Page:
Did he think Boris was the brightest of his children? ‘Oh, there’s no way I can answer that. I don’t have access to any data of that kind. I’ve got six children, four with Charlotte, two with Jenny, and they’re all fine. My line has always been that basically you rely on our Rolls-Royce educational system to deliver the goods. And I feel proud that all six of my children got into Oxbridge, though one switched to UCL.’ His reverence for traditional education is apparent from his memoir. His father (who incidentally was Turkish and changed his name from Kemal to Johnson) left school at 13, but he sent Stanley to Sherborne and Stanley in turn sent his sons to Eton. He says he never even met a grammar-school boy until he went to Oxford.

Anyway, he won’t talk about his children, beyond reminding me that Rachel got chucked out of the Big Brother house on the first vote, whereas he lasted to the fifth vote in the Celebrity rainforest. Does he ever give his children advice? ‘A fight?’ No. Advice. ‘Of course not,’ he says. ‘I’m 79, some of them are verging on middle age [Boris is 55] so they don’t come to me for advice. I thought of a good joke: my role is not so much Pater Familias as Patter Familias! I suppose they might learn from me by osmosis or something. I mean if I went around with a completely droopy look on my face the whole day, that’s one form of advice; on the other hand, if I have a rather enthusiastic approach, that might be another form.’

Yes. I noticed that in Kompromat the word he kept using about the Boris character was ‘ebullient’, which is obviously something he approves of. ‘Yes, broad sunlit uplands! I think ebullience is a pretty important attribute, OK? Now, looking at my own particular life, I have no reason not to be ebullient, because life has dealt me this fantastically brilliant hand. I was brought up on this wonderful farm on Exmoor, I’ve had two totally successful marriages, I have immense admiration for my first wife and immense love and loyalty for my second wife, I’m thrilled with all the kids, and my work involves doing exactly what I want to do — I travel round the world. So I feel that I have no right not to be ebullient.’

The trouble with ebullient people, I always find, is that they can be depressing to be around — they seem to suck the air out of the room. ‘Well, according to the Times today, you can take an aspirin for depression. I showed it to Jenny.’ I wonder how she took it. His first wife, Charlotte, had a nervous breakdown. Would he say that he has emotional intelligence? ‘No!’ he laughs heartily. ‘I’d be pretty hesitant to say that. I mean if I was absolutely pushed, of course I could be sympathetic. But I see it almost as a moral duty to be cheerful.’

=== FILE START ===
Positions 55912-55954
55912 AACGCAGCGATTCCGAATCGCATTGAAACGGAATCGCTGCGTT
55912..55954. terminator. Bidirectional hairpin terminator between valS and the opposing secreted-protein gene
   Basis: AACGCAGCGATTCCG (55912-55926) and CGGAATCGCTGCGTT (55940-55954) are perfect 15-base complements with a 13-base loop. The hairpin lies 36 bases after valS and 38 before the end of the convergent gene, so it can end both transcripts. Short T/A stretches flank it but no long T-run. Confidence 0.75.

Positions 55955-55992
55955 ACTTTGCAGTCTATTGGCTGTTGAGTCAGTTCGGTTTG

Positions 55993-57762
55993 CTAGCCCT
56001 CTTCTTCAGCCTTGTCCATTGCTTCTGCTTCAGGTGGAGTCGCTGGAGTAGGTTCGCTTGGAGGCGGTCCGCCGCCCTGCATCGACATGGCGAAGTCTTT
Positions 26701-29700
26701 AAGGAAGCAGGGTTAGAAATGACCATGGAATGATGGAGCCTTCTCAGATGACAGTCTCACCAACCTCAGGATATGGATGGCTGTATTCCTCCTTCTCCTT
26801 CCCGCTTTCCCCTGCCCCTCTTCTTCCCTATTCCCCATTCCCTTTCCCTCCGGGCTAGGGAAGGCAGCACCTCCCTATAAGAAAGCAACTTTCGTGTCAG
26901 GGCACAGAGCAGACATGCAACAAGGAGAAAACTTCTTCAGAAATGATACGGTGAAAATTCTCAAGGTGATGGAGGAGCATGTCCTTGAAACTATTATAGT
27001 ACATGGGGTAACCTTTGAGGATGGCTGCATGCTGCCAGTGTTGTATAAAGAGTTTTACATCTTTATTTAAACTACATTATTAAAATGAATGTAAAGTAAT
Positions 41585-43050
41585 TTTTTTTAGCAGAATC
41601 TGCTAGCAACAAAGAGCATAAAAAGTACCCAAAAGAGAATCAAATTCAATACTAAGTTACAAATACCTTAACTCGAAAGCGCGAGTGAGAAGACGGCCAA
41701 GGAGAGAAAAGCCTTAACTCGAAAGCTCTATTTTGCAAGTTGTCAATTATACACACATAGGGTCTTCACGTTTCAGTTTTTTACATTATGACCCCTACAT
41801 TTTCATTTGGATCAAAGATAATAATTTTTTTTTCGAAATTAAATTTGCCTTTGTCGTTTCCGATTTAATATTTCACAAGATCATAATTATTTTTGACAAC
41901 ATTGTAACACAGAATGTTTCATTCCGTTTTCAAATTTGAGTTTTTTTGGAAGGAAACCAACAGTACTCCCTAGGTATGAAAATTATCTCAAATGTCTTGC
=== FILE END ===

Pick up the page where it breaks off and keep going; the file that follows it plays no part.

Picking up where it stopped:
Do his children like him doing shows such as Celebrity Hunted? ‘Look. In the most ruthless way you have to say to yourself — all this idea that 79-year-olds have to retire is nonsense. Why shouldn’t I do telly? You have no idea what fun I have. When I did The Real Marigold Hotel I had to spend a month in India with — think of it! — Selina Scott, Susan George, Stephanie Beacham and the Krankies! How can you say no to these sorts of things? Do you think old people should just hide themselves away?’

Of course not. But I’m just thinking, given that you started out with such high hopes, winning the Newdigate, getting a Harkness scholarship, perhaps people expected your career to be more…? ‘Substantial?’ Yes. ‘Ha! But don’t think I’m not a very serious person. I say that in my book: deep down, I am a horribly serious person. But you do have to dig quite a long way to find it.’

Still, it is obvious from his memoir that he never sticks at anything. He went up to Oxford intending to be president of the Union, to get a double first in Greats and to win a rugby blue, but achieved none of them. He planned a motorbike expedition with a friend following Marco Polo’s route from Venice to Beijing, but they gave up in Afghanistan. He went to the US on a two-year Harkness scholarship to study creative writing at Iowa, but switched to economics at Columbia and dropped out after a year. He was a supply teacher for a while but then, he claims, was recruited as a spy and sent on intensive training for six months. It was all so hush-hush he couldn’t even tell his wife Charlotte what he was doing, but he remembers being taught ‘Never try to blackmail an Egyptian’ and being fitted for a Gieves suit with space for a shoulder holster. (Judging from Celebrity Hunted, he certainly didn’t learn any ‘tradecraft’ — he kept using his own debit card to buy petrol.) No sooner had he completed his spy training than he joined the World Bank and worked on international project planning for two years, but blew it with an April Fools’ Day spoof recommending building three more pyramids in Egypt. He was head of the prevention of pollution division at the European Commission from 1973 to 1979, then MEP for Isle of Wight and Hampshire East. But that was his last actual job. Since then he’s described himself as a writer and environmentalist.

He signs off saying: ‘Lovely to meet you, Lynn. You’re a legend.’ A couple of weeks later he emails me from Rajasthan. He must have used more air miles while I was writing this article than I’ve used in a decade. But of course he is a great environmentalist. And, as he told me, ‘a very serious person’. Pinocchio lives.

This article was originally published in The Spectator’s UK magazine. Subscribe to the US edition here.